Monday, April 1, 2013


I asked a bunch of my Form 5 students regarding the history of our nation.... stuff like the Straits Settlement, Federated and Unfederated Malay States. And I think our education system has failed them. When I saw baffled looks on their faces, I asked whether they knew what I was talking about. Many shook their heads. Some even admitted that they had no idea what Negeri-Negeri Selat stood for.

History is a compulsory subject in Malaysian schools. The students were supposed to have learned about the history of the various states in Malaysia and how the British started the colonization of Malaya with the Straits Settlements and then the Federated Malay States. Unfortunately, after 4 years of learning History, it feels like many have failed to learn anything.

de Tocquiville once said that history is a gallery of pictures where there are few originals. In failing to instill an understanding of our history as well as others' history, we also lose a great opportunity to develop thinking skills in our young. In viewing history's gallery of pictures, we learn the folly of those who come before us. We also learn to see that the ink that records history can be very fluid. Prejudice is fluid, like many things in our lives. Learning history is supposed to give our young the opportunity to learn to think and identify the fluid prejudices. But unfortunately, we have failed to do just that in many of them cos many are leaving school clueless about our nationhood.

In the first place, I think our interpretation of nationhood is already skewed. We teach our kids that ketuanan is okay. Did we not oppose apartheid in South Africa? Or was it just for show? It's not affirmative action to right an imbalance but lordship which seems to be promoted... a return to the feudal ways?? We do not teach our young to question the practices of our leaders. We imply that we should defend certain institutions to the death even though those institutions might be bleeding us dry. History equals subtle propaganda? What I learn from history is everything is a tool to perpetuate power... from religious institutions to laws. Man made so that man can retain influence.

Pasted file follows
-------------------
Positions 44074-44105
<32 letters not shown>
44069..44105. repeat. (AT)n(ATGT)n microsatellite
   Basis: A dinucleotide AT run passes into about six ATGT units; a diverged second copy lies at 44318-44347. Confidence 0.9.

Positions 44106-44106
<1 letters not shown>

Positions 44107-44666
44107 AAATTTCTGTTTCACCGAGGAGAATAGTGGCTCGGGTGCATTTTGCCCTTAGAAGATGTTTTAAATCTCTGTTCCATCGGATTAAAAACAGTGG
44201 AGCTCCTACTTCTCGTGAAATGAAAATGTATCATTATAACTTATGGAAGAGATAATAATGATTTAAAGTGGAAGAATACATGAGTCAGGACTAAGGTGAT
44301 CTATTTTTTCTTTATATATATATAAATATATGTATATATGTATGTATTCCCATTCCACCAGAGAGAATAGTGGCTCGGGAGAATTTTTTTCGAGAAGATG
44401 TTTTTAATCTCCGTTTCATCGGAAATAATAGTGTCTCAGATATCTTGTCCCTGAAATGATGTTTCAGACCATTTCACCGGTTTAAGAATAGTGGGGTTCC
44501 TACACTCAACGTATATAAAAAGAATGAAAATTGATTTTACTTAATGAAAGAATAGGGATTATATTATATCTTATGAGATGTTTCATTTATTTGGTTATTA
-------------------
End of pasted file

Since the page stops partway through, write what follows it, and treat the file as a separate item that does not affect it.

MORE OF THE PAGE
While there are some questionable historical perspectives in our textbooks like the use of the Ketuanan Melayu terminology in the Form 5 textbook or the issue of slavery which got Birch killed in Perak and some others, the inability of our students to recall or understand the history of our nation also indicates that the effort to plant certain ideas in the heads of our young is also not working out very well. Our delivery system is just not working very well. So, either way... we're not making much headway. Ironic, isn't it?

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